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The SASE story: How SASE came to be, and why it has quickly become the default architecture

Home Cybersecurity The SASE story: How SASE came to be, and why it has quickly become the default architecture
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The SASE story: How SASE came to be, and why it has quickly become the default architecture

In collaboration with Jon Heaton and Roel Bernaerts

Cisco IT started implementing SASE architectures well before Gartner coined the term.
SASE has provided efficiency, security, and flexibility to our global network.

 

Secure Access Service Edge (SASE) has quickly become one of the hottest topics related to cloud, networking, and security architectures. As Cisco engineers, we have seen hesitation and confusion among some customers on what SASE really means. We hope to answer most of those questions here.

What is SASE, and how is it related to the Cloud Edge, Zero Trust, and SD-WAN? SASE has positively impacted how we run our IT organization, and how we envision Enterprise IT customers will run theirs. To accurately explain what SASE is, and why SASE came to be, we must look at the evolution of how data is stored and transported within an enterprise.

 

Our journey started inside the data center

A decade ago, many of us lived in a data center-centric world, and security was simpler to implement.  Here at Cisco, we were moving data inside the four walls of our data centers, and  we assumed complete trust. The corporate office, the MPLS circuits between sites, and the Cisco data centers were all within a trusted environment, which enabled us to meet our security and compliance requirements.

Move to hybrid cloud and hybrid work

However, while many enterprises still focus on data center-centric applications for their core business needs, the world is shifting towards cloud-based application development. This enables faster and more efficient deployment of software and services to meet ever-changing business needs.

IT organizations have also shifted from a model of only managed devices (PC or laptop) for use within the trusted corporate network to allowing users to work on multiple devices from just about anywhere. The emergence of BYOD (Bring Your Own Device) as well as remote work had already been gaining traction in the industry over the past few years, and this trend significantly accelerated with the onset of the COVID-19 pandemic. Now, employees are expected to be able to work from anywhere, and any device. Combined with the distribution of resources across on-prem networks and the cloud, Hybrid Work presents a significant security problem as business users and application providers are no longer fully controlled by the IT organization.

To address security concerns in the interim, network architects designed a model where all user/cloud interactions were routed back, or backhauled, through a data center — i.e. the trusted entity — prior to being redirected to the cloud application. While meeting the security needs, this model has performance and cost challenges.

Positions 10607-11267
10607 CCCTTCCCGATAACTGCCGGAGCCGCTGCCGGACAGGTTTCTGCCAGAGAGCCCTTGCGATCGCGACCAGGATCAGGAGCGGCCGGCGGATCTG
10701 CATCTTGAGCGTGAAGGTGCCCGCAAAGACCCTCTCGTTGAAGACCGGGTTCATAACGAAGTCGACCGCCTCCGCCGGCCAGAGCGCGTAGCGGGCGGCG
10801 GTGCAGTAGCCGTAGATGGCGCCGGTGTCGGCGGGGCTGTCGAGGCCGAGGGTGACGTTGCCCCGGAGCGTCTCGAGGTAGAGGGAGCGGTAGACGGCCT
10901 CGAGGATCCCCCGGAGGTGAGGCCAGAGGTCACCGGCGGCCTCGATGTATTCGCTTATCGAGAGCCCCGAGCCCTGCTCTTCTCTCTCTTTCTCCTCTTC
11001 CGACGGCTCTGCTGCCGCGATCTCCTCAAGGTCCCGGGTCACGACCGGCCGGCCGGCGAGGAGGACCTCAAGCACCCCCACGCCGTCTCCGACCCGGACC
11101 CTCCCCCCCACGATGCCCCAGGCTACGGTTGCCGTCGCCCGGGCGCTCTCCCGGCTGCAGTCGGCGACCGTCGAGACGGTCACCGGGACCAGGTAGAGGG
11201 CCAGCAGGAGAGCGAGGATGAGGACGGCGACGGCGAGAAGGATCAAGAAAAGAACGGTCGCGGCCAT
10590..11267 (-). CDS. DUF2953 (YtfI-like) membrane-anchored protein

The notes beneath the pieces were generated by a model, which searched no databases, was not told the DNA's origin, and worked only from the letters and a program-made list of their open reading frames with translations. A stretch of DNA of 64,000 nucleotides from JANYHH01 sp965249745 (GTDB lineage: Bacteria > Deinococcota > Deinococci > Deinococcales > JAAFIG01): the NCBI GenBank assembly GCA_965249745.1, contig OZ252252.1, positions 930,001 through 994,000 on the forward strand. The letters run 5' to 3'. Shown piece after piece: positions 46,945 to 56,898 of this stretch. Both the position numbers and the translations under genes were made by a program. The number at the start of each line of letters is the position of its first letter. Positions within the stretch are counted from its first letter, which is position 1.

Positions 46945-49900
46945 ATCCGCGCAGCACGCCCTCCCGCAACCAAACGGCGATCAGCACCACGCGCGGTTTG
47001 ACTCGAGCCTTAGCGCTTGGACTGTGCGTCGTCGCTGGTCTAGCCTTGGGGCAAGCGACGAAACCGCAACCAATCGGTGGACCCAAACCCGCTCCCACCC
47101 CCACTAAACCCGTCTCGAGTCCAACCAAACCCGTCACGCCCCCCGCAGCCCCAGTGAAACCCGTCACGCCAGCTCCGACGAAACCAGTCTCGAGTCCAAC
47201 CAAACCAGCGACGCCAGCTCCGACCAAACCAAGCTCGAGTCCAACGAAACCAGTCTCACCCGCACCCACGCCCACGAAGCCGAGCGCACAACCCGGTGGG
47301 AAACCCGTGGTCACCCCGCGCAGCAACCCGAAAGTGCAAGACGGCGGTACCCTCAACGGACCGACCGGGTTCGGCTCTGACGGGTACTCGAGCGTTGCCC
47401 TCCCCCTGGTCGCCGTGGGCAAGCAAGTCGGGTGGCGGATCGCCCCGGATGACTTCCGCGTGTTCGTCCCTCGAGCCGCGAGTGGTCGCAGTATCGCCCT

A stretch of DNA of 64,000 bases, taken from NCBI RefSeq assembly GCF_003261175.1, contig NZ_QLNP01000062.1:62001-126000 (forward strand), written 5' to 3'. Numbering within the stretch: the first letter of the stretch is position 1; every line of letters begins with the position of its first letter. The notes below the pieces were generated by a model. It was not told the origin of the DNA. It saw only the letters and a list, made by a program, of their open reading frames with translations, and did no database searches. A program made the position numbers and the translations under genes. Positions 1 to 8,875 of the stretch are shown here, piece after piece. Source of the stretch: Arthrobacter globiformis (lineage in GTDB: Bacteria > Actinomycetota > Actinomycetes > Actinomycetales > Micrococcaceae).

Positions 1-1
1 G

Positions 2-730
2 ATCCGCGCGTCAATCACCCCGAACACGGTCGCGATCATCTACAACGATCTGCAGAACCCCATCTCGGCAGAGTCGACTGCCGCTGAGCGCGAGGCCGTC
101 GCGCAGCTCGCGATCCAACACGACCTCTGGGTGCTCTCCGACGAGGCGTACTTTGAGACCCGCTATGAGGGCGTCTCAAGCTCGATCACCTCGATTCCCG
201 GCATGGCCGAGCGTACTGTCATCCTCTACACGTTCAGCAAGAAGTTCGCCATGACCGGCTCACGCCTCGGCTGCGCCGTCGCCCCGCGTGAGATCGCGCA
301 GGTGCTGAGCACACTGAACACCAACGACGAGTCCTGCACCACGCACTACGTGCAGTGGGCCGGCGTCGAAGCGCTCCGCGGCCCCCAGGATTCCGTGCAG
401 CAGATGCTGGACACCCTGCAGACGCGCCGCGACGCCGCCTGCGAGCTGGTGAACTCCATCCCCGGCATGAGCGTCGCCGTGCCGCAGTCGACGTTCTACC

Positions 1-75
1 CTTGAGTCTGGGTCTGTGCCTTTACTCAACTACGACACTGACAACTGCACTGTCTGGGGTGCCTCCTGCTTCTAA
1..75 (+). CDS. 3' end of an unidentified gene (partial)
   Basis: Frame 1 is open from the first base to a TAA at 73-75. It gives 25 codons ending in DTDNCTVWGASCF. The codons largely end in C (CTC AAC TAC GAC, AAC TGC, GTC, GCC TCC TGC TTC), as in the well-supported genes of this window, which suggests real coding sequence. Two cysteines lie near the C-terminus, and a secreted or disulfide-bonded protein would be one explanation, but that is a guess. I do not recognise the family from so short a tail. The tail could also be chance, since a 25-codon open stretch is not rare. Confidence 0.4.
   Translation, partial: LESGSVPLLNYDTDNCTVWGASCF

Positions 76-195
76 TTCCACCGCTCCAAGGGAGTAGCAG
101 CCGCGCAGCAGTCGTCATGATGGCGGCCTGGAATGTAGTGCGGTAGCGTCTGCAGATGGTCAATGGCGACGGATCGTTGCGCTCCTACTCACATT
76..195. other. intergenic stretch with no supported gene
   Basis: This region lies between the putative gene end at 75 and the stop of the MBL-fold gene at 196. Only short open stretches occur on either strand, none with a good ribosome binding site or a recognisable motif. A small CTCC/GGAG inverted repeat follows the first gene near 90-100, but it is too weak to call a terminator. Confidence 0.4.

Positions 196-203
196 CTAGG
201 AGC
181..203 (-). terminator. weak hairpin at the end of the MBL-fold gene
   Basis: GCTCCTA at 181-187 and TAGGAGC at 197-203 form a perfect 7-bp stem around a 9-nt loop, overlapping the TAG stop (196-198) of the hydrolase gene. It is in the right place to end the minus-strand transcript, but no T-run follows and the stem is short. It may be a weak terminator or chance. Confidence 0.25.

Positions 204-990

Arriving at SASE

To improve security and efficiency, a SASE-like architecture was developed internally by Cisco IT. The model we used for the architecture provides every user with a security profile tailored to their access privileges and uses a Zero-Trust approach to identify and authenticate users and devices before allowing a direct connection between the cloud and the access edge.

Ultimately, SASE is the convergence of networking and security functions in the cloud to deliver reliable, secure access to applications, anywhere users work. The Cisco SASE model works by combining SD-WAN for network, with cloud-based security capabilities such as Secure Web Gateway, Firewall as a Service, Cloud Access Security Broker, and Zero Trust Network Access into one, single, integrated cloud service.

CloudPort and the evolution of SASE at Cisco 

Cisco’s SASE journey started with CloudPort, which was a hardware-based, on-prem, self-managed Cloud Edge platform, delivered at Colocation data centers around the world. While CloudPort provided a single platform that delivered network and security, it also brought cost challenges, used a traditional perimeter security, and required both agility to scale up/down as well as specialized skillsets.

To address these challenges, we first modernized the on-prem CloudPort solution, and put in motion a plan to move from on-prem to as a service or hosted SASE capabilities. The Customer Zero team, which deploys emerging technology in real life environments to provide critical feedback to the BU early in the product lifecycle, created a strategy to move to SASE, testing do-it-yourself and as-a-service models. The findings from the Customer Zero internal testing have guided our external offering strategy.

During this testing period, Cisco IT has moved from a ‘do-it-yourself’ model to a Cisco hosted/managed solution. Learn about the evolution of these solutions and Cisco’s future SASE vision by staying tuned for parts II and III of this blog series.

 

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